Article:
It’s become the most boring kind of cliché at this point; but 2020 has been a hell of a strange year, right?
We’ve had Australia going up in flames, civil society tearing itself apart, and there’s the small matter of a global pandemic still in the works… And it’s only August.
As Green Day put it, wake me up when September ends – if we’re all still here.
None of this even compares to the odd thought that went through my mind when I sat down to brainstorm ideas for this column – having already covered the big topic I wanted to address earlier this week. I found myself scouring the internet for subjects and discovered something that is entirely in my wheelhouse. It concerns the rapper Cardi-B and the ire her new song has provoked in the very much not-rapper, and conservative US radio host, Ben Shapiro.
Christ alive! I thought, I guess this is where we are now!
Cardi-B, with fellow musician Megan Three Stallion, has released a song called WAP which, I’m given to understand, stands for “wet-ass pussy”. Mr Shapiro, upon hearing the tune, proceeded to run, like Wile E. Coyote, straight into a trap that appeared to be set for him by a pair of Roadrunners. In a moment of internet broadcasting that made audiences wish scientists were working on a cure for cringe as hard as they’re working on cancer, The Daily Wire host then read out the lyrics of Cardi-B’s song, which include, “Put this pussy right in your face, Swipe your nose like a credit card”, “”I want you to park that big Mack truck right in this little garage”, and “Now get your boots and your coat for this wet-ass pussy”. Hilarity, dear reader, ensued.
The former Breitbart man then launched into a discussion, apparently seriously, of the… medical implications of an overly wet vagina. He had, also apparently seriously, had a conversation with his wife, who is a doctor (which you would know if you had ever heard him speak for more than three seconds), and had identified the medical maladies and issues that could lead to a trouser geyser, pant pool, or fanny flood of this nature. Seemingly, Dr Shapiro had told Mr Shapiro that this kind of dampness only occurs when there is a serious medical issue at hand. One can only imagine the patronising nature of that conversation.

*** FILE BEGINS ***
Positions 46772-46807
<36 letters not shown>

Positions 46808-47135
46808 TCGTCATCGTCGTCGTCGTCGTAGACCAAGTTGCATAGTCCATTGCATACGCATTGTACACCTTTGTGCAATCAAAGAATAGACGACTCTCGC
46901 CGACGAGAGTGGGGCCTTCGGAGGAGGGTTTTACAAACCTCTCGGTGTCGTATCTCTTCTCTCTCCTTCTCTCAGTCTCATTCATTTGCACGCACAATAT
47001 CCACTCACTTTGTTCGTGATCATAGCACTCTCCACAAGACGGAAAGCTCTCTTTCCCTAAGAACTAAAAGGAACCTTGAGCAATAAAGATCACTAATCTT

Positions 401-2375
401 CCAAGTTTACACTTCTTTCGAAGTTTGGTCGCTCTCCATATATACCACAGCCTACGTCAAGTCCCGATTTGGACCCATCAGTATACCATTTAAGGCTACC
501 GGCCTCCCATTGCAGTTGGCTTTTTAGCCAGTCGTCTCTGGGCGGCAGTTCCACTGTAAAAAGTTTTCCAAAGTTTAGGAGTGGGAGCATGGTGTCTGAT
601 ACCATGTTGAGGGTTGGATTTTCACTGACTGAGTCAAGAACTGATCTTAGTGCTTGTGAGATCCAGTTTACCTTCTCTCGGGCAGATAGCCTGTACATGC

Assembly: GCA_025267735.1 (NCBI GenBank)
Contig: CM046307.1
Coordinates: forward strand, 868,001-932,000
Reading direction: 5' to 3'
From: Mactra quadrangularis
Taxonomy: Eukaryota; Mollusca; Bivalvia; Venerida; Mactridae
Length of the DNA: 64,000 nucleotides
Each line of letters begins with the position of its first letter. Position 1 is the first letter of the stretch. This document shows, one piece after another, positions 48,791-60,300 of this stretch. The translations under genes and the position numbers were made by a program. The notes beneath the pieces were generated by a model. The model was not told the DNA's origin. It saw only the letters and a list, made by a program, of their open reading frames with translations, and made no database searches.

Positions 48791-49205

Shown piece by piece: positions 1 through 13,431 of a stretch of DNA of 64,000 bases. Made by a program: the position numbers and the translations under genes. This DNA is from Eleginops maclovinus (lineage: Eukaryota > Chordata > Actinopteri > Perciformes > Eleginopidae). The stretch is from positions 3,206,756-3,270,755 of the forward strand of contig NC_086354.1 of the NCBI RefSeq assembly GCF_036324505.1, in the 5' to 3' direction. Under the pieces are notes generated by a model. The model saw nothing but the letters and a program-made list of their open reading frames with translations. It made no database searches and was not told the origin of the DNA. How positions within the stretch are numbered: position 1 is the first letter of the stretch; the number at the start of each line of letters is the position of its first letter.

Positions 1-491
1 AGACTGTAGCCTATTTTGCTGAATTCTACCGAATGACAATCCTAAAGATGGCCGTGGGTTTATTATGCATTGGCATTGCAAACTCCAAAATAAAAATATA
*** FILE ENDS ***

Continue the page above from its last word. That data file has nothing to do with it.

Not being an expert in Cardi-B’s work, by any stretch of the imagination, I can tell you that my view of her song is that, in addition to the other suggestions for the use of that particular muscle contained within the song, it is very tongue-in-cheek.
The lyrics, dancing, colour scheme and direction of the video, and the exaggerated editing, all point to a comedy, jokey, filthy just for the sheer fun of it, kind of song with, if you insist on reading too deeply into it, a theme of women’s sexual empowerment running through it.
It’s no masterwork, but it’s pretty good, catchy, and worth a listen for the shock value alone.
Mr Shapiro, never one to miss a political point, chose to look at the thematic content differently.
He took this one silly little ditty and saw, underneath the OTT lyrics and Willy Wonka’s Chocolate Factory aesthetic, a statement about what feminists want the world to be. He used the song to critique the feminist viewpoint, arguing that they no longer want to be taken seriously and just want to live in an atmosphere of sexual hedonism. It was, even when viewed as charitably as possible, a bit of a stretch.
The point that I wish to make out of this whole embarrassing debacle is those with socially conservative views (of which I’m increasingly less associated these days) really should know when to fight and when to leave it.
When you go afterclearly humorous and unserious songs, like WAP, you come across as the spiritual successors to those who stood against Frankie Goes to Hollywood’s Relax and other such edgy and sexually explicit songs. You look like boring, dull, sticks in the mud, and you should really stop it.
Learn from Ben Shapiro’s humiliation and do better; like sticking to strong subjects such as the breakdown of the family, increased state intrusion in private life, and generations of hopeless unemployment.
Moreover, every time a conservative gets his (let’s face it, it’s pretty much always ‘his) tighty-whities in a bunch over a risqué song or comedian, both of which I believe to be represented by Cardi-B, the case that our broad political coalition has built in favour of free speech, free expression, and, in Mr Shapiro’s own sentiments, facts not caring about your feelings, has another crucial supporting beam kicked away. It’s too precious a fight to lose over a deliberately tasteless song.
WAP, and Cardi-B work more generally, aren’t to everyone’s taste, she doesn’t exactly feature in my top Spotify artists either, but her freedom of expression is as important as anyone else’s. For that reason, and that reason alone, we should defend her right to be as obscene, provocative, tacky, and gaudy as she damn well likes. Because doing so ensures that we all have the right to do the same – and that’s what really matters.
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